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Sisters Gifted in Science Find Their Calling at Rutgers

Alina and Yuliya Afinogenova plan to make their marks in medicine and law.

It’s known as the premier undergraduate award in the sciences.

The Barry M. Goldwater Scholarship is awarded each year to a select group of sophomores and juniors nationwide.

The School of Arts and Sciences can boast of more than a dozen Goldwater scholars since the School’s inception in 2007.

fellowshipsisters 7959 1 But one New Jersey family has an impressive claim all to its own. Russian émigrés Semion and Zhanna Afinogenova have two daughters—Alina and Yuliya—both of whom won the scholarship as Arts and Sciences juniors.

Alina SAS’16 won 2015. Yulia, SAS’11, received the scholarship in 2010.

“In my 16 years of being a fellowship advisor I have never been associated with two siblings winning, says Arthur D. Casciato, director of the Office of Distinguished Fellowships at Rutgers, and who held a similar post at the University of Pennsylvania. “It’s pretty special.”

The sisters take it all in stride.

“We’ve always had a predisposition for science,” Alina says. “It goes way back.”

At Rutgers, the sisters embraced the liberal arts tradition. They each double-majored across life sciences and social and behavioral sciences while developing specialties that could shape their careers and make them innovators in their fields.

Yuliya worked with Nancy Woychik, a Robert Wood Johnson Medical School professor whose research focuses on developing improved treatments for tuberculosis. Yuliya went on to Harvard Medical School and is doing her residency at Yale-New Haven Hospital.

“Before Rutgers, I didn’t even know you could do research as an undergraduate,” says Yuliya, who majored in majored in molecular biology and biochemistry, and economics. “Dr. Woychik was so supportive about me being there.”

Woychik says her former student has exceptional math and computational skills that make her a natural fit in the increasingly complex field of medicine.

“Yuliya has the ability to revolutionize these big data areas,” Woychik says.

Alina is forging her own direction. After focusing on genetics and neuroscience in her research, she has decided to attend law school.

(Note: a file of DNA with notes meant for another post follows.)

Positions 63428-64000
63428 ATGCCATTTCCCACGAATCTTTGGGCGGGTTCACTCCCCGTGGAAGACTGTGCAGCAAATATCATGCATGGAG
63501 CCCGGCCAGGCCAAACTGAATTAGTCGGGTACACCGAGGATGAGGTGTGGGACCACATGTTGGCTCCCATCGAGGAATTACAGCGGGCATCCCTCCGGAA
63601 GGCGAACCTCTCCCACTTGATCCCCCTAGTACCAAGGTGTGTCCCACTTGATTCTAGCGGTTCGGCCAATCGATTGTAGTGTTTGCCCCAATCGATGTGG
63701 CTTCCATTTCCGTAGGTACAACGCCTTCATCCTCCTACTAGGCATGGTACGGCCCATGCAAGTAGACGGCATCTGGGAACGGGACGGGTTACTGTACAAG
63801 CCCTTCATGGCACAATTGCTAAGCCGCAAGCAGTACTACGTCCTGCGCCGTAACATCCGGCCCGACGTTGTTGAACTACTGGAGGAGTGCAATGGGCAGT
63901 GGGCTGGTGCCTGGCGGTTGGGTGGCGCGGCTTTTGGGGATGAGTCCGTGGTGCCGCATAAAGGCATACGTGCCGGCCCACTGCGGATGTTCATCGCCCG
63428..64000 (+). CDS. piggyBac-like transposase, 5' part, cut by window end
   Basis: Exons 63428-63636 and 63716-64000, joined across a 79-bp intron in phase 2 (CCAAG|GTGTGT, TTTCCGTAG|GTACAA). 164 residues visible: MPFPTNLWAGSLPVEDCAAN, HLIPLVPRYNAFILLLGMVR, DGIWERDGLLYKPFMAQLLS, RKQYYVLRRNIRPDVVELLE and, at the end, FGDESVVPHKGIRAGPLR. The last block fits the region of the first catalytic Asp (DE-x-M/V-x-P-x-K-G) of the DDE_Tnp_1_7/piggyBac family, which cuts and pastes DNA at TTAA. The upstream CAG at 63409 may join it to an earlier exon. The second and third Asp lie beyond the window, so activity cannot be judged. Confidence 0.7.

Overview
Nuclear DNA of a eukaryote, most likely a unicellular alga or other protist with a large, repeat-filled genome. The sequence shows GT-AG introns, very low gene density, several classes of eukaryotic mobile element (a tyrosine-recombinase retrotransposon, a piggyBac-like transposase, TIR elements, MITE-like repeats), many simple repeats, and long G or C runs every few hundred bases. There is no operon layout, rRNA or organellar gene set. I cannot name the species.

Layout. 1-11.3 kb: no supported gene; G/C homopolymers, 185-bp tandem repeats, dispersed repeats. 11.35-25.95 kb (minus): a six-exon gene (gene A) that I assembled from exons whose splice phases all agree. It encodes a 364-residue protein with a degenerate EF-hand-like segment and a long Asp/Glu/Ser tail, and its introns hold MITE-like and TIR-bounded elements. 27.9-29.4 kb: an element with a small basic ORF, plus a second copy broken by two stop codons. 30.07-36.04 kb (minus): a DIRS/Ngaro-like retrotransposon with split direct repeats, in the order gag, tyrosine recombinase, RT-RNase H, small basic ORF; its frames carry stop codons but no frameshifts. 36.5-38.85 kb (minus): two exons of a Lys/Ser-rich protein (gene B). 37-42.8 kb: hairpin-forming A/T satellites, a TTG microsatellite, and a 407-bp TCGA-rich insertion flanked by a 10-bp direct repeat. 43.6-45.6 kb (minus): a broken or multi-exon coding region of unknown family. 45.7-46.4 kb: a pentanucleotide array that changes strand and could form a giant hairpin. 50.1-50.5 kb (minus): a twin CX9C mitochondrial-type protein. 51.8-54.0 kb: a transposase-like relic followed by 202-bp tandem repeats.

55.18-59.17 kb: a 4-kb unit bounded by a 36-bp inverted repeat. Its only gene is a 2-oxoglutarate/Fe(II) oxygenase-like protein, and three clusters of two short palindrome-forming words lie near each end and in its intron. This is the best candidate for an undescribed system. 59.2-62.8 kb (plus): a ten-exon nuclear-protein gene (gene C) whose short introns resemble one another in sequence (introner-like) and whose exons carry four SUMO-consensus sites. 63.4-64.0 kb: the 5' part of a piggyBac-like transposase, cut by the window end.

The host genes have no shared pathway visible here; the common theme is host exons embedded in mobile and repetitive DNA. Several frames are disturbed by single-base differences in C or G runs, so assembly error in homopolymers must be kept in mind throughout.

“I’m fascinated by the broader implications of the science,” says Alina, who majored in genetics and economics. “In the transition from the laboratory to the public sphere, there are so many important questions that arise.”

My biggest takeaway from Rutgers is all the people I have interacted with, and all the ideas I have been exposed to—it shapes you as a person.

-Alina Afinogenova, Rutgers Student


 Studying economics complemented her understanding of science and broadened her worldview, she adds.

“Economics is really the study of behavior, and behavior is the result of molecular changes,” she says. “The more I saw the overlap, the more interested I became in the interface of science and ethics.”

The sisters are in complete agreement about what made their undergraduate education essential.

“Meeting so many people and hearing their stories,” Yuliya says.

Alina agreed. “My biggest takeaway from Rutgers is all the people I have interacted with, and all the ideas I have been exposed to,” she says. “It shapes you as a person.”

The Barry M. Goldwater Scholarship and Excellence in Education Foundation is a federally endowed agency established by public law in 1986. The scholarship program honoring the late U.S. Sen. Barry M. Goldwater was designed to foster and encourage outstanding students to pursue careers in the fields of mathematics, the natural sciences and engineering. It is regarded as the premier undergraduate award of its type in these fields.




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